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The manufacturer of the painkiller OxyContin is trying to extend its exclusive rights to the drug, which is set to go off patent in 2013, The Wall Street Journal reports. Purdue Pharma LP says a reformulated version of the drug may substantially decrease abuse of the opioid.

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The Senate Finance Committee announced they have opened an inquiry that will look at financial ties between prescription painkiller manufacturers and pain experts, patient advocacy groups and bodies that set guidelines on physicians’ use of the medications.

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Scientists are working to make prescription painkillers and other commonly misused drugs “unabusable” by reformulating them, according to Nora Volkow, Director of the National Institute on Drug Abuse.

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Heroin use has increased so much in Ohio that users say it is “falling out of the sky,” according to a new report by state health officials. Children as young as 13 are starting to use the drug, they said.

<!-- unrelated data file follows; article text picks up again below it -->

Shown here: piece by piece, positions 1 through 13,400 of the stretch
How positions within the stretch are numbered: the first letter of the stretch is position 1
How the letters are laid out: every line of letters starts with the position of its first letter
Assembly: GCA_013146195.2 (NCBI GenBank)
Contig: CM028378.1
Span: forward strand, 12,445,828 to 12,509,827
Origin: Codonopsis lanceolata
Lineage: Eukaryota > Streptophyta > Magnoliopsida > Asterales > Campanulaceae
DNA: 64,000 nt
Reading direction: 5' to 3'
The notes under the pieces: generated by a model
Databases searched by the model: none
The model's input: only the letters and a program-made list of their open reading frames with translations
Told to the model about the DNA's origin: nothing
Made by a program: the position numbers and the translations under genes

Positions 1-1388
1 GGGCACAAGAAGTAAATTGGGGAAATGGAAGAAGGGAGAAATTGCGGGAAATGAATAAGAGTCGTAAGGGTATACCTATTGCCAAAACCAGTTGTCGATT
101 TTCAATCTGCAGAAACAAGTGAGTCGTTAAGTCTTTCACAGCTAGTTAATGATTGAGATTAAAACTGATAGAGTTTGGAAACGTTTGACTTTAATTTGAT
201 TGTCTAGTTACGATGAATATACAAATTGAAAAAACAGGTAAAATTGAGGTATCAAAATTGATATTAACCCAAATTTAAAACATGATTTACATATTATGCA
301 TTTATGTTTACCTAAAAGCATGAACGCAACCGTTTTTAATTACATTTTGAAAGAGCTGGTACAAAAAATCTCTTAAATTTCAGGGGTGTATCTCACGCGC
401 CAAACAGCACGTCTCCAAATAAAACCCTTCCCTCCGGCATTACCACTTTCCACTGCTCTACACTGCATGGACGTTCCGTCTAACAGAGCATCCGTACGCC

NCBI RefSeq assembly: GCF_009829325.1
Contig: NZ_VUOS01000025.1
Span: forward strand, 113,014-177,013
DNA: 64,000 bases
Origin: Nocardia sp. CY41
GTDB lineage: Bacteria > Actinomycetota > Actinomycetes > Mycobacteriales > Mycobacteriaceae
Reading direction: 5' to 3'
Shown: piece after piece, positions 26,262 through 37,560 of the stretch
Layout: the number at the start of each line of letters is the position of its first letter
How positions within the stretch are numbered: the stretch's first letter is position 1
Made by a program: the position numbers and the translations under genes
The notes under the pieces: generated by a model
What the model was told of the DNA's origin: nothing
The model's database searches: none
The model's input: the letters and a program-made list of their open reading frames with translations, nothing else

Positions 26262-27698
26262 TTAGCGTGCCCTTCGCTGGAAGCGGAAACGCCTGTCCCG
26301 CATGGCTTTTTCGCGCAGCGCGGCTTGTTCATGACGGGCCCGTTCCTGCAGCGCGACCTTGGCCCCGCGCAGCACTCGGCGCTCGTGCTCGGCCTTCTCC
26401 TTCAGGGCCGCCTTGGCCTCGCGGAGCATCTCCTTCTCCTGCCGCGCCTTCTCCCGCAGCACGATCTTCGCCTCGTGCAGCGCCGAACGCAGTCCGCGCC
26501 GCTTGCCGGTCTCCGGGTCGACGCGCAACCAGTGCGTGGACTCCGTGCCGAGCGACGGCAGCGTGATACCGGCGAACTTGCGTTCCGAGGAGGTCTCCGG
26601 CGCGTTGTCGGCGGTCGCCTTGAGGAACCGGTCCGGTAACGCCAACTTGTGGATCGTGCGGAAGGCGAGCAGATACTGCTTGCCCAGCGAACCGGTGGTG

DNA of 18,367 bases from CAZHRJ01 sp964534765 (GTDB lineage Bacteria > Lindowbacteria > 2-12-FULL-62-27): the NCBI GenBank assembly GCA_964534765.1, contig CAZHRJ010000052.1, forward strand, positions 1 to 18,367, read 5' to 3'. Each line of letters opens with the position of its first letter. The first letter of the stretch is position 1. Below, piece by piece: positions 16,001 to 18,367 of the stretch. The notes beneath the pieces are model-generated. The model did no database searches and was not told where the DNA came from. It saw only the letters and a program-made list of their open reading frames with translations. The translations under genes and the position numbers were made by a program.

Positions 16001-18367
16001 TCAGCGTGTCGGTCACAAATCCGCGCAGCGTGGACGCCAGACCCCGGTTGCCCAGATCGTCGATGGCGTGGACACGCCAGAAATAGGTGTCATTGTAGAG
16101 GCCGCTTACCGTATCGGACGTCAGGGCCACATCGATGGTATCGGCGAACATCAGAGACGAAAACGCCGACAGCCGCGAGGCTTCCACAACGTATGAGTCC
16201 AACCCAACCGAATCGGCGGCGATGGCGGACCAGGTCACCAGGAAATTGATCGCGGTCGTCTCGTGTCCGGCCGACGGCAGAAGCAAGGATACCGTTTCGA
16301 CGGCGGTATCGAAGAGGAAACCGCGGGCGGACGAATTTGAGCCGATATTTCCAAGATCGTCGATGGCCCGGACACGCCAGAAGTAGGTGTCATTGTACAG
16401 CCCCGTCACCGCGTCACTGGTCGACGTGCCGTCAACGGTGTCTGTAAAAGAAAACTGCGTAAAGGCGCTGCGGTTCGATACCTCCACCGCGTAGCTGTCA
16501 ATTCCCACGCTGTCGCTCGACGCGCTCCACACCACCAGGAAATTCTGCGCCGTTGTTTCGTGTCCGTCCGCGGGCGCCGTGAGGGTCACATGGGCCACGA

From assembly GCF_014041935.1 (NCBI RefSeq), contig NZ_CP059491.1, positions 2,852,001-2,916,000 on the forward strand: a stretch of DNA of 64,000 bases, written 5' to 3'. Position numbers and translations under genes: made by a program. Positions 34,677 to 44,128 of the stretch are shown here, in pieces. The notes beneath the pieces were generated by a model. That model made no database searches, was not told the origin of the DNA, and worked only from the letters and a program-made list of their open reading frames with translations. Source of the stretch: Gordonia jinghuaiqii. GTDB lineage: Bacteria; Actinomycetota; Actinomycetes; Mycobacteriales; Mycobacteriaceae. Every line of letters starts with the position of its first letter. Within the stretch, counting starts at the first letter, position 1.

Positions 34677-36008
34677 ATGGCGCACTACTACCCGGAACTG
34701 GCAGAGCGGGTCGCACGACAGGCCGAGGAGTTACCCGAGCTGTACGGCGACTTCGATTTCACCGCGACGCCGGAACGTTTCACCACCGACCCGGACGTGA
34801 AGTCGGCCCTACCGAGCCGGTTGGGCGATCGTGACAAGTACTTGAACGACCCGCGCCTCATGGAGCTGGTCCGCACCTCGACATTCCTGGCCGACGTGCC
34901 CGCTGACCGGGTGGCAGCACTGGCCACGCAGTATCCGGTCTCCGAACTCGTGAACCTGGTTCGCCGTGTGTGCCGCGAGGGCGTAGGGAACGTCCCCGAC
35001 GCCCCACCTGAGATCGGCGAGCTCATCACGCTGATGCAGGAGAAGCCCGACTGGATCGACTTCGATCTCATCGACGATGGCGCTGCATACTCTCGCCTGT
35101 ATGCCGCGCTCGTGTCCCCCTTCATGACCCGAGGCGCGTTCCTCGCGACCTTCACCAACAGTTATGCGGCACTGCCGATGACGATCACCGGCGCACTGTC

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Opana, a powerful opioid, is increasingly being abused in rural America, Reuters reports.

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Sales of oxycodone fell 20 percent last year in Florida, the Drug Enforcement Administration announced.

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Authorities in Iowa say heroin is making a comeback in the state. The Associated Press reports people have switched to heroin from OxyContin, which is now difficult to obtain.

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OxyContin is being smuggled into the United States from Canada, because the Canadian version of the drug is easier to abuse, according to The Globe and Mail.

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A group representing pain management physicians is advocating for legislation that would require health care professionals who prescribe opioids to receive specialized training. Several such bills are currently circulating in the House and Senate.

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Detroit has become a major source of prescription painkillers that are sold in other states, according to authorities. Pills originating in Detroit are being sold in states as far away as Alabama and Maine.

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